Michael E. Porter, director of Harvard's Institute for Strategy and Competitiveness recently spoke on -- "Why Do Good Managers Set Bad Strategies?" -- offered as part of Wharton's SEI Center Distinguished Lecture Series.
Portar feels that Bad strategy often stems from the way managers think about competition, he noted. Many companies set out to be the best in their industry, and then the best in every aspect of business, from marketing to supply chain to product development. The problem with that way of thinking is there is no best company in any industry. "What is the best car?" he asked. "It depends on who is using it. It depends on what it's being used for. It depends on the budget."
Managers who think there is one best company and one best set of processes set themselves up for destructive competition. "The worst error is to compete with your competition on the same things," Porter said. "That only leads to escalation, which leads to lower prices or higher costs unless the competitor is inept." Companies should strive to be unique, he added. Managers should be asking, "How can you deliver a unique value to meet an important set of needs for an important set of customers?"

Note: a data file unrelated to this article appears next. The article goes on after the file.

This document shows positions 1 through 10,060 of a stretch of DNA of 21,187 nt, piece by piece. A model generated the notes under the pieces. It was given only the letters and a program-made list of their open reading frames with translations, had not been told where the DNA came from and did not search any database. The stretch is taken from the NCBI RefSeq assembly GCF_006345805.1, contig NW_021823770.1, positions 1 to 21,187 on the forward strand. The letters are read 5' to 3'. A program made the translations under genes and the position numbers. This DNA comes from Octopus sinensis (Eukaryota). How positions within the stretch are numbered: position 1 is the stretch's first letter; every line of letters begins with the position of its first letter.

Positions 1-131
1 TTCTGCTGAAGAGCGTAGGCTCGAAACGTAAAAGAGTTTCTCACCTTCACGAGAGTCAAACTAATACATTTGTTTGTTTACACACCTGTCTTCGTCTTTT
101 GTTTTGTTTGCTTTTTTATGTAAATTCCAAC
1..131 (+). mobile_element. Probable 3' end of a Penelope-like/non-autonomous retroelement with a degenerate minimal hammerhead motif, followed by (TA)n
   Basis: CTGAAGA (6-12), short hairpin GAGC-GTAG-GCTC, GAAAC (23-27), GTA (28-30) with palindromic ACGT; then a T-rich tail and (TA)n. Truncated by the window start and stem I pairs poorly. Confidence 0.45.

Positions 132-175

Another mistake managers make is relying on a flawed definition of strategy, said Porter. "'Strategy' is a word that gets used in so many ways with so many meanings that" it can end up being meaningless. Often corporate executives will confuse strategy with aspiration.